Premier League Soccer's Pay Gap Is Bigger Than HSBC, GoldmanBy
Manchester City says women earn 88 percent less than men
Clubs’ pay differential skewed by male stars’ compensation
Soccer players’ multimillion-pound salaries have made the male-female pay gap at England’s Premier League clubs the biggest in the U.K., even larger than the disparity at banks HSBC Holdings Plc and Goldman Sachs Group Inc.
Manchester City, the runaway leader on the field, said women earn 88 percent less than men on an hourly basis. That’s one of the biggest differences yet disclosed under new U.K. regulations requiring large employers to publish the gap between male and female pay. Other clubs, including Arsenal, Liverpool and Everton, posted similarly large disparities.
Manchester City, in a move copied by other teams, said that if the first-team players and senior coaching staff are excluded, the gap comes down to 16 percent, which is below the national average of 17.4 percent.
“Manchester City is reviewing its gender pay gap to provide the club with an improved understanding and insight into the various factors which contribute to this complex issue,” Chief Executive Officer Ferran Soriano said.
Until Thursday’s reports, the biggest U.K. pay discrepancy was retailer Phase Eight’s 65 percent, with banks HSBC and Goldman Sachs just behind. The Premier League teams, which have spent much of the past year at odds with each other over their share of 1 billion pounds ($1.4 billion) of broadcast revenue, appeared to bond over the gender-pay issue. Instead of reporting their figures piecemeal, most major clubs were expected to disclose them Thursday, just ahead of the April 4 deadline, thereby reducing individual scrutiny.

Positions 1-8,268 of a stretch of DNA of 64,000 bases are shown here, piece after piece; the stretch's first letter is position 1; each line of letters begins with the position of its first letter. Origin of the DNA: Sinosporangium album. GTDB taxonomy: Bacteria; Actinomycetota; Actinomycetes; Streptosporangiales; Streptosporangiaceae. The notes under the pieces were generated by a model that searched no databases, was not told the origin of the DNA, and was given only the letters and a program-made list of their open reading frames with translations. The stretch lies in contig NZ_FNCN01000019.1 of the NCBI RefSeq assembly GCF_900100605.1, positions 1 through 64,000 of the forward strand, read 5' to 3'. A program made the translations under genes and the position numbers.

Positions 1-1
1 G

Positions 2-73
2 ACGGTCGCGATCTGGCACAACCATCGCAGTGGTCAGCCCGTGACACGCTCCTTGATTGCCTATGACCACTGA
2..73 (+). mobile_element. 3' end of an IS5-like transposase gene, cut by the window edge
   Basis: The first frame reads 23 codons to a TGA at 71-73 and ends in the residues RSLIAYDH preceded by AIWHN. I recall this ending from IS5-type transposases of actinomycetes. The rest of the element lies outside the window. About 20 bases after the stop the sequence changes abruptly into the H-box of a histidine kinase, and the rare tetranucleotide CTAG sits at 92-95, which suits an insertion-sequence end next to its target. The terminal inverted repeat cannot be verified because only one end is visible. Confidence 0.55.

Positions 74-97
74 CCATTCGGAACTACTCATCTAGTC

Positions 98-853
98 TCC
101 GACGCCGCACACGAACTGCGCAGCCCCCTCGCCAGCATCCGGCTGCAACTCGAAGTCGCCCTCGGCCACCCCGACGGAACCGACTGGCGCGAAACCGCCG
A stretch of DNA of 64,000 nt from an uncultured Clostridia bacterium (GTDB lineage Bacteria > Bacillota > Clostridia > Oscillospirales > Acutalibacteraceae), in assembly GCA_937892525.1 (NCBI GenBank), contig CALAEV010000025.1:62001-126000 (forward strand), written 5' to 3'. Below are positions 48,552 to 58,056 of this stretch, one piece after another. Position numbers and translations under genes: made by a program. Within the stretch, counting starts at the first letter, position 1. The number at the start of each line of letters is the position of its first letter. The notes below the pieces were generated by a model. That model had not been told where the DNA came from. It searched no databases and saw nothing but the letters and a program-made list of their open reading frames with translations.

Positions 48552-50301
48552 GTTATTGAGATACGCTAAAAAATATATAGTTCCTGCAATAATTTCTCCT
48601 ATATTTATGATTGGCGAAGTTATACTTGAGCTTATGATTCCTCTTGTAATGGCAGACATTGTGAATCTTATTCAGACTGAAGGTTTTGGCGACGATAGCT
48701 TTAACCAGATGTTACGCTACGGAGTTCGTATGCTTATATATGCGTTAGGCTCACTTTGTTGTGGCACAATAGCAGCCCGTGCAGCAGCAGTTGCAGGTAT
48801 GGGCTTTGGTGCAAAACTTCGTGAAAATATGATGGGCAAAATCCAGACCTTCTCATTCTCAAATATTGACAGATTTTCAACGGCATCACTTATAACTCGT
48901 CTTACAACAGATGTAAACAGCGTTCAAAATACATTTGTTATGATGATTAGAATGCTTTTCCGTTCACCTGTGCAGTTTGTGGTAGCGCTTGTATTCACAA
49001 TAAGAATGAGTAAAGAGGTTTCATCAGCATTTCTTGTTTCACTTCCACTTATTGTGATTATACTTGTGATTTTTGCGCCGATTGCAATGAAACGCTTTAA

The Premier League’s male players earn an average of 2.64 million pounds a year, according to researcher Sporting Intelligence. While some clubs also field women’s teams, members are paid considerably less. And many of the back-office workers are female.
“It should be noted that our senior leadership team within football operations, including the first-team manager, are all male, which significantly contributes to the club’s gender pay data,” Liverpool CEO Peter Moore said. The club reported a wage gap of 78 percent, but said that dropped to 35 percent when players were excluded.
Although the popularity of women’s soccer is growing, attendance averages around 1,000 for the top female league, compared with more than 75,000 at Manchester United’s Old Trafford stadium last season.
Last July, a lower-tier professional club, Lewes, decided to pay its women’s team the same as its men’s team as part of a campaign to raise awareness about gender inequality.
“The publication of this data will lead to a debate about the role of female footballers, and questions will be asked about whether there’s a bunch of men deciding that men’s sport is more commercially viable than the women’s game,” said Charles Cotton of the Chartered Institute of Personnel Development.